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At a glance: Panama

Indigenous leaders in Panama promise a better future for their children

© UNICEF Panama/2010/Ostrander
An Emberá indigenous girl embraces her mother in Vista Alegre, a two-hour boat ride from Yaviza, Panama, near the conflict-affected Colombian border.

By Marti Ostrander

YAVIZA, Panama, 29 July 2010 – In the small remote community of Yaviza, in Panama’s Darién province, the ‘caciques’ – leaders of the communities in the Emberá Wounáan Indigenous Territories – gathered together and promised that they would become a ‘child-friendly’ area. It is the first time that leaders of an indigenous territory have prioritized children in this way.

A child-friendly territory, district or municipality understands that children have rights and places those rights at the centre of its agenda. It also supports education and health services and creates participation spaces in the community.

Child-friendly committees

Eighteen of the 20 communities along the Tuira and Alto Tuira areas, including small towns near the conflict-affected Colombian border, have formed child-friendly committees.

© UNICEF Panama/2010/Ostrander
The Tuira-Chucunaque river in Panama is the lifeblood of the Emberá Wounaan indigeous communities.

These communities are in isolated locales accessible by canoe.

“We need to remember that together we can do a lot. Alone, we can´t,” said UNICEF Representative in Panama Una McCauley. “Together we have a higher voice to benefit all boys and girls.”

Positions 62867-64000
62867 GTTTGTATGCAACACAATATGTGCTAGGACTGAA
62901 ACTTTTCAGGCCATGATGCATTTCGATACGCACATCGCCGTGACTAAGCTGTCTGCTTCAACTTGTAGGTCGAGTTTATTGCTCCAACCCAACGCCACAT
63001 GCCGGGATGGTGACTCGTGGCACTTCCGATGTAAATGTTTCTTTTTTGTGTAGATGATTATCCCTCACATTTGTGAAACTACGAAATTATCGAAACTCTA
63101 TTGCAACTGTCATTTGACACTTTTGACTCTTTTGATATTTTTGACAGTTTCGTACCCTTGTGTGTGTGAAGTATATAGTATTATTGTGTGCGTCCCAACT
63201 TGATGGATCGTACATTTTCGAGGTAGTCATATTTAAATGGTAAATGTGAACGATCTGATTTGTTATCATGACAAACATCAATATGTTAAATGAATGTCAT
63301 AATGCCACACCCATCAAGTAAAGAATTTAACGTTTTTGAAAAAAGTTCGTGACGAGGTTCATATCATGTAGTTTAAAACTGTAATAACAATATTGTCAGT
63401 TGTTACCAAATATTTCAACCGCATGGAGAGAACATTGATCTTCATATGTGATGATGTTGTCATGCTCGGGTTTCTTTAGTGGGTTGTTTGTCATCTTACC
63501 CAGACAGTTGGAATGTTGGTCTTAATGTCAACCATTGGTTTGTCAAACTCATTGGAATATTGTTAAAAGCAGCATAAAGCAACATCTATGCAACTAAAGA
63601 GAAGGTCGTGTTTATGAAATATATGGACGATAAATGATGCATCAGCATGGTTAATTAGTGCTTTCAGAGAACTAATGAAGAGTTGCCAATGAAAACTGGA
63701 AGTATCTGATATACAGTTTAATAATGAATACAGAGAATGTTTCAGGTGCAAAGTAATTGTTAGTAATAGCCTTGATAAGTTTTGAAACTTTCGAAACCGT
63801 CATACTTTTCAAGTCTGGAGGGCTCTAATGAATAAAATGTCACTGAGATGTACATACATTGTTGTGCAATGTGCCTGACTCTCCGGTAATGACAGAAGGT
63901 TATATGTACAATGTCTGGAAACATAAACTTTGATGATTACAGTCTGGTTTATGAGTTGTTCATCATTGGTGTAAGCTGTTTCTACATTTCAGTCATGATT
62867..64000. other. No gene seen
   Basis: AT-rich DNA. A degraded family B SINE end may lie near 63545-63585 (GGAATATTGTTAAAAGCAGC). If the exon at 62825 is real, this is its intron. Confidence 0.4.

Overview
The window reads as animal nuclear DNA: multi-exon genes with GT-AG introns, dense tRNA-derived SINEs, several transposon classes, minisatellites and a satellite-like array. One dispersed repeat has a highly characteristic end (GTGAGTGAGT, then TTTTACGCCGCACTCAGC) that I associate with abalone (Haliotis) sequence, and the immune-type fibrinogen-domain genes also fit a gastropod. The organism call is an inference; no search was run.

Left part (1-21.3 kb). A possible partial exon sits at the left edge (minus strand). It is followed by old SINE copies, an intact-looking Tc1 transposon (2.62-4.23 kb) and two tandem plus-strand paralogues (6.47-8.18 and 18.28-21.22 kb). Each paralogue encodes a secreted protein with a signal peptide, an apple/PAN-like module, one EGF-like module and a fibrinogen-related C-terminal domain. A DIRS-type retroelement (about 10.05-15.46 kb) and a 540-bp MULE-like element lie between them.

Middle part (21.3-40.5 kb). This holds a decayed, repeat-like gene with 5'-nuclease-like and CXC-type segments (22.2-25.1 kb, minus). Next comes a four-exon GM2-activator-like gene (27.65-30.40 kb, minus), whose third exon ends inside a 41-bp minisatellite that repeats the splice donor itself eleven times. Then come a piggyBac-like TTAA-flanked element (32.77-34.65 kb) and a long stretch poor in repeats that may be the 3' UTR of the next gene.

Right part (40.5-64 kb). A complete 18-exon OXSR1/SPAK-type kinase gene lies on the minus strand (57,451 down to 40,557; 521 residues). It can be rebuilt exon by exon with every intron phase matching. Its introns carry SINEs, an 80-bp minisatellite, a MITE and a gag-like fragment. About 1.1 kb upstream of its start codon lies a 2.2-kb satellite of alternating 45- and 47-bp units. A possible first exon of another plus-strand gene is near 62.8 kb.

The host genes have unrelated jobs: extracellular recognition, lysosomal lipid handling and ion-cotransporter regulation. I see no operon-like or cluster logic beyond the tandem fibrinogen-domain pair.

Ms. McCauley also praised the work of the indigenous leaders in their territories. “It´s you that work in your communities, giving your personal and collective compromise. Now, let´s make it a legal compromise that unites us and gives us a route on how to improve the lives of this generation.”

A common struggle

She added that while a child-friendly ‘comarca,’ or indigenous region, is unique in the world, they are not alone. There are districts, municipalities and even child-friendly towns that share the same challenges – the fight against poverty and the lack of access to basic services such as education and health.

© UNICEF Panama/2010/Ostrander
Indigenous leader Benicio Cancarí and UNICEF Representative in Panama Una McCauley meet during an event where the leaders promised to put children first.

The Emberá Wounaan territories, in the Darien province, is the poorest area in the Republic of Panama. It is estimated that 55 of every 1,000 children here die before the age of five – about double the national average. The rate of children repeating grades in elementary school here is 17.5 per cent, while the national average is under 6 per cent, and the vast majority of its population does not have access to drinking water.

The Emberá Wounaan have their own culture, beliefs and language. Schooling, however, is still conducted in Spanish, Panama´s official language.

‘Agents of change’

Aureliano Itucama, a traditional leader from the comarca, made his commitment to children very clear.

“We need to take care of them, since they are vulnerable,” he said. “The boys and girls need support from the Estate, and we promise we will work on it.”

Benicio Cancarí, an indigenous leader from Panama’s Tuira-Chucunaque area, said the communities are now working together for children. “It is our turn now to be agents of change, so that we can all understand that we need to compromise and we are promising to be friends of children.”



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